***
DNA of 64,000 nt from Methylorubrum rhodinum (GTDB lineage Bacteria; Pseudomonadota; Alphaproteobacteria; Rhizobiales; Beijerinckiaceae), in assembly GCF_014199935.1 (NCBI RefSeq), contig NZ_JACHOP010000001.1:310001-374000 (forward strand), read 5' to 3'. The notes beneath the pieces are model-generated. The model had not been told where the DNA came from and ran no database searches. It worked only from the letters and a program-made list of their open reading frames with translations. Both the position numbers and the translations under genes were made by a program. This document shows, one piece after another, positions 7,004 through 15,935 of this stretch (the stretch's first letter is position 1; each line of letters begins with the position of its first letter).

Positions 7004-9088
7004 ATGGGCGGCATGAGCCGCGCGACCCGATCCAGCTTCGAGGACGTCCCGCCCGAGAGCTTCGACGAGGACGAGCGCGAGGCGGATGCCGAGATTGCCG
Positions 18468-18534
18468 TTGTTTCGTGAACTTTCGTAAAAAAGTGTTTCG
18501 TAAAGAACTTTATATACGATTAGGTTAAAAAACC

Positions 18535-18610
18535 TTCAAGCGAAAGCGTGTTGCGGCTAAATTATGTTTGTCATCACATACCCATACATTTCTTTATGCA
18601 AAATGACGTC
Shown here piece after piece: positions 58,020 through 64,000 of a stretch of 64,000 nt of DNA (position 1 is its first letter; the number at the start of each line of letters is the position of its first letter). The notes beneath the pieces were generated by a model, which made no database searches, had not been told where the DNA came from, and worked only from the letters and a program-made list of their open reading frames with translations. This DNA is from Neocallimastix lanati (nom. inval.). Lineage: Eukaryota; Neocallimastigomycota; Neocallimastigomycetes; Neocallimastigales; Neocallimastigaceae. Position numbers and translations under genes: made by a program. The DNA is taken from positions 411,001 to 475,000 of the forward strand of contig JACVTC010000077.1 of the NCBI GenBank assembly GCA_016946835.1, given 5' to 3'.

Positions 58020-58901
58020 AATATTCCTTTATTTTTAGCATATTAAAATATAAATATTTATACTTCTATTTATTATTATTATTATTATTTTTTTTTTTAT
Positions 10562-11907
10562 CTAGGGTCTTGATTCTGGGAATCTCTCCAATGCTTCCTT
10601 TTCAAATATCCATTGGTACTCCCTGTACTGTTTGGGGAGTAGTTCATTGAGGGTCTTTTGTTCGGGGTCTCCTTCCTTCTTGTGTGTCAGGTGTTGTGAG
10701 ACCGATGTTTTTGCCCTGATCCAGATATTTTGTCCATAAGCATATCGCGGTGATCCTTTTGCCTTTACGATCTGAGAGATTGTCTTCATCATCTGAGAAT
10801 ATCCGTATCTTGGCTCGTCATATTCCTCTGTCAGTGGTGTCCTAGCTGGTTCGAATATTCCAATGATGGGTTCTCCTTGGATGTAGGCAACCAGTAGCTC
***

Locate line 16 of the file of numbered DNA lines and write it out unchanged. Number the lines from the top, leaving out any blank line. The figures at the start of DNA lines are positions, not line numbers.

10701 ACCGATGTTTTTGCCCTGATCCAGATATTTTGTCCATAAGCATATCGCGGTGATCCTTTTGCCTTTACGATCTGAGAGATTGTCTTCATCATCTGAGAAT